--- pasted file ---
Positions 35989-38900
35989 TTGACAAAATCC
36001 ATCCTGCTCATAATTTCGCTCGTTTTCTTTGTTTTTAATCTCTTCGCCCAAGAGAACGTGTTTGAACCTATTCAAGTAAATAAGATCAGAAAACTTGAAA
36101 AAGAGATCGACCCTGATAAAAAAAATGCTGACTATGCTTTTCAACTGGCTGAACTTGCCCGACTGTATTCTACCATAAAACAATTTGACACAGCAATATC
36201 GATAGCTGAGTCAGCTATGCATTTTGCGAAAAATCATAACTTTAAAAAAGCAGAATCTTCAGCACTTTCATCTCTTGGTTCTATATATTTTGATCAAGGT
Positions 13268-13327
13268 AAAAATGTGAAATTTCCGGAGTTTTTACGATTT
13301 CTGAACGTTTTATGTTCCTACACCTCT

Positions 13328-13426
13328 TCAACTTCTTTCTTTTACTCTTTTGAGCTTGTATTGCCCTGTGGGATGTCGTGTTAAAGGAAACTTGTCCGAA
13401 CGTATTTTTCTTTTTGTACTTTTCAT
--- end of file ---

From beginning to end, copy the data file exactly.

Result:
Positions 35989-38900
35989 TTGACAAAATCC
36001 ATCCTGCTCATAATTTCGCTCGTTTTCTTTGTTTTTAATCTCTTCGCCCAAGAGAACGTGTTTGAACCTATTCAAGTAAATAAGATCAGAAAACTTGAAA
36101 AAGAGATCGACCCTGATAAAAAAAATGCTGACTATGCTTTTCAACTGGCTGAACTTGCCCGACTGTATTCTACCATAAAACAATTTGACACAGCAATATC
36201 GATAGCTGAGTCAGCTATGCATTTTGCGAAAAATCATAACTTTAAAAAAGCAGAATCTTCAGCACTTTCATCTCTTGGTTCTATATATTTTGATCAAGGT
Positions 13268-13327
13268 AAAAATGTGAAATTTCCGGAGTTTTTACGATTT
13301 CTGAACGTTTTATGTTCCTACACCTCT

Positions 13328-13426
13328 TCAACTTCTTTCTTTTACTCTTTTGAGCTTGTATTGCCCTGTGGGATGTCGTGTTAAAGGAAACTTGTCCGAA
13401 CGTATTTTTCTTTTTGTACTTTTCAT